Kingsman Coat of Arms

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kingsman coat of arms, kingsman family crest
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Blazons & Genealogy Notes

(co. Essex). Per pale ar. and az. three saltires counterchanged.

Origin, Meaning, Family History and Kingsman Coat of Arms and Family Crest

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Kingsman Coat of Arms Meaning

The two main devices (symbols) in the Kingsman blazon are the per pale and saltire. The two main tinctures (colors) are argent and azure.

Argent is the heraldic metal Silver and is usually shown as very pure white. It is also known more poetically as pearl, moon (or luna) 1Understanding Signs & Symbols – Heraldry, S. Oliver & G. Croton, Quantum, London, 2013, P53. In a sketch or drawing it is represented by plain, unmarked paper 2A Glossary of Terms used in British Heraldry, J.H. Parker, Oxford, 1847, P11.

Azure is the heraldic colour blue, usually quite a deep, dark shade of the colour (there is a lighter blue that sometimes occurs, known as celestial azure). If colour printing is not available then it can be represented by closely spaced horizontal lines in a scheme known as “hatching” 3Boutell’s Heraldry, J.P. Brooke-Little, Warne, (revised Edition) London 1970, P 26. The word is thought to originate from the Arabic lazura and it represents the colour of the eastern sky. It is also said to be the colour associated by the Catholic Church with the Virgin Mary and hence of particular significance 4The Symbolisms of Heraldry, W. Cecil Wade, George Redway, London, 1898 P150.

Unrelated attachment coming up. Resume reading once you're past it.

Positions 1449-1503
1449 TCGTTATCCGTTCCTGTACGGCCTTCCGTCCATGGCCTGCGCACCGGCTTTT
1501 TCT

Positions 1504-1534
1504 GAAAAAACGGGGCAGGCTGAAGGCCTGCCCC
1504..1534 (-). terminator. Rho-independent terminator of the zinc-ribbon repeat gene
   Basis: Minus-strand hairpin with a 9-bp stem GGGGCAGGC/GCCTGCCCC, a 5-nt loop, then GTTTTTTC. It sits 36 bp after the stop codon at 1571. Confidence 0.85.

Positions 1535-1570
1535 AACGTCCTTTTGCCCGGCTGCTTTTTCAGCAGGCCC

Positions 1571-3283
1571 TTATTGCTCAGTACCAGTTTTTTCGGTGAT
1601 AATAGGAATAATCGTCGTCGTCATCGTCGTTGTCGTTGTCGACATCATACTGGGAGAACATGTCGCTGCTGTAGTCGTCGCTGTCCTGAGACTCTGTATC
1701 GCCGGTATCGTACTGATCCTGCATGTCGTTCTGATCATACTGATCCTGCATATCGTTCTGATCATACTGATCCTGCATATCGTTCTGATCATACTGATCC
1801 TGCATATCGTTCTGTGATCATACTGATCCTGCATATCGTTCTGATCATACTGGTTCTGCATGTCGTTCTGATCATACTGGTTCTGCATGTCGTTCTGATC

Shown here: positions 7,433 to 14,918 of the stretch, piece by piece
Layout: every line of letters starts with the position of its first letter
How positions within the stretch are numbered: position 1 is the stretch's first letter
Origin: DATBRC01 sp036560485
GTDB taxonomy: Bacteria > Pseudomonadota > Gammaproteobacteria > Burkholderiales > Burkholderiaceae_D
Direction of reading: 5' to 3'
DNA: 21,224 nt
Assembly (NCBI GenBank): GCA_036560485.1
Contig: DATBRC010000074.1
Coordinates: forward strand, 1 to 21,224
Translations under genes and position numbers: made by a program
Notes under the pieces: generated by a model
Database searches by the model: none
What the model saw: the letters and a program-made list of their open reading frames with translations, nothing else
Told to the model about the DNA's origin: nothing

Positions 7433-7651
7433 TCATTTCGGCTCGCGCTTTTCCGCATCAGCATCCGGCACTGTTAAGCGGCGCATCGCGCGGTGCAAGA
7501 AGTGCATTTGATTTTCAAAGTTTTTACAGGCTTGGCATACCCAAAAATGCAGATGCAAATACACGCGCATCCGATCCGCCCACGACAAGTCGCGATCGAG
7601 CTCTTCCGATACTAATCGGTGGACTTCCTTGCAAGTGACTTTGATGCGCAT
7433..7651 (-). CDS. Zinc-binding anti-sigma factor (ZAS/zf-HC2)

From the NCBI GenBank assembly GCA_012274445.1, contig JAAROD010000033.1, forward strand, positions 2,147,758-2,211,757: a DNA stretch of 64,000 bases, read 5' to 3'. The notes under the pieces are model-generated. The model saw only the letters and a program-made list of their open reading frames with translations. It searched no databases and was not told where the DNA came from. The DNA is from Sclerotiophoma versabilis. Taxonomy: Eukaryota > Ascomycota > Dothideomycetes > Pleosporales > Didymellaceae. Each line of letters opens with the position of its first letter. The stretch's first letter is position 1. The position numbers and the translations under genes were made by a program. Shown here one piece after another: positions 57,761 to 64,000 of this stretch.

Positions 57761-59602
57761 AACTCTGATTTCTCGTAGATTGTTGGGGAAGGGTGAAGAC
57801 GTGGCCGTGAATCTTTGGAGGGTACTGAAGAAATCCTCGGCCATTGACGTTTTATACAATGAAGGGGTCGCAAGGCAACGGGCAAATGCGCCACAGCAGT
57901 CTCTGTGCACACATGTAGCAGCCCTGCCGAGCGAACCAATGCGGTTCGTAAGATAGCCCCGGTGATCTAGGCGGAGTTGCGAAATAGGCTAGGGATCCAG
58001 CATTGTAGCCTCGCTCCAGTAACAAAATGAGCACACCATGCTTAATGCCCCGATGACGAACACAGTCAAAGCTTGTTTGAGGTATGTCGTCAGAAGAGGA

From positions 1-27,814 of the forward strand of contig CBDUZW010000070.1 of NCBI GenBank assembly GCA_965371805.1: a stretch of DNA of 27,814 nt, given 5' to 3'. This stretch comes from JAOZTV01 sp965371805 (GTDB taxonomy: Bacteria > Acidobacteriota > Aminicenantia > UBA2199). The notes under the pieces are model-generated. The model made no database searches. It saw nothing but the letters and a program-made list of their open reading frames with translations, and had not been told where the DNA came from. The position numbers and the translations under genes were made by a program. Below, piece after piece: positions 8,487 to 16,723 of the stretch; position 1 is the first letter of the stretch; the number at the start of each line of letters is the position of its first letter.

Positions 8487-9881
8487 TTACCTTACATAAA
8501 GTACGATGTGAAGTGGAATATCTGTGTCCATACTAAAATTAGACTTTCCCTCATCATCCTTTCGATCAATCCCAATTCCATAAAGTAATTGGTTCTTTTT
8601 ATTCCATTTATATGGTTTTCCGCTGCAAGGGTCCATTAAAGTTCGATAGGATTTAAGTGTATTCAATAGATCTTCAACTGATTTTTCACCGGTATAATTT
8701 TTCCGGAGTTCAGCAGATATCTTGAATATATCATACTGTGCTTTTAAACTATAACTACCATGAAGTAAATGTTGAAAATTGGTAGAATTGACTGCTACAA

The background of the shield can be divided into two potrtions in a variety of ways, and each portion treated differently. In the heraldry of continental Europe there is a tendency to use these areas to combine two different designs, but in British and Scottish heraldry the preference is to treat the divided field as a single decorative element with other features placed as normal. Whatever tradition is followed, one of the most common divisions is per pale, a simple separation along a vertical line. Wade assigns no particular meaning to the use of this division, but suggests that they simply arose from the multi-coloured garments typically worn at the time of the birth of heraldry. 5The Symbolisms of Heraldry, W. Cecil Wade, George Redway, London, 1898 P56

The saltire is one the major ordinaries, large charges that occupy the whole of the field 6A Glossary of Terms used in British Heraldry, J.H. Parker, Oxford, 1894, Entry:Saltire. Arguably one of the best uses of this device is that of the St. Andrews Cross, a white saltire on a blue background found on the Scottish flag. The saltire is obviously closely related to the Cross, and Wade in his work on Heraldic Symbology suggests additionally that it alludes to “Resolution”, whilst Guillim, an even more ancient writer, somewhat fancifully argues that it is awarded to those who have succesfully scaled the walls of towns! 7A Display of Heraldry, J. Guillim, Blome, London, 1679, P63

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References   [ + ]

1. Understanding Signs & Symbols – Heraldry, S. Oliver & G. Croton, Quantum, London, 2013, P53
2. A Glossary of Terms used in British Heraldry, J.H. Parker, Oxford, 1847, P11
3. Boutell’s Heraldry, J.P. Brooke-Little, Warne, (revised Edition) London 1970, P 26
4. The Symbolisms of Heraldry, W. Cecil Wade, George Redway, London, 1898 P150
5. The Symbolisms of Heraldry, W. Cecil Wade, George Redway, London, 1898 P56
6. A Glossary of Terms used in British Heraldry, J.H. Parker, Oxford, 1894, Entry:Saltire
7. A Display of Heraldry, J. Guillim, Blome, London, 1679, P63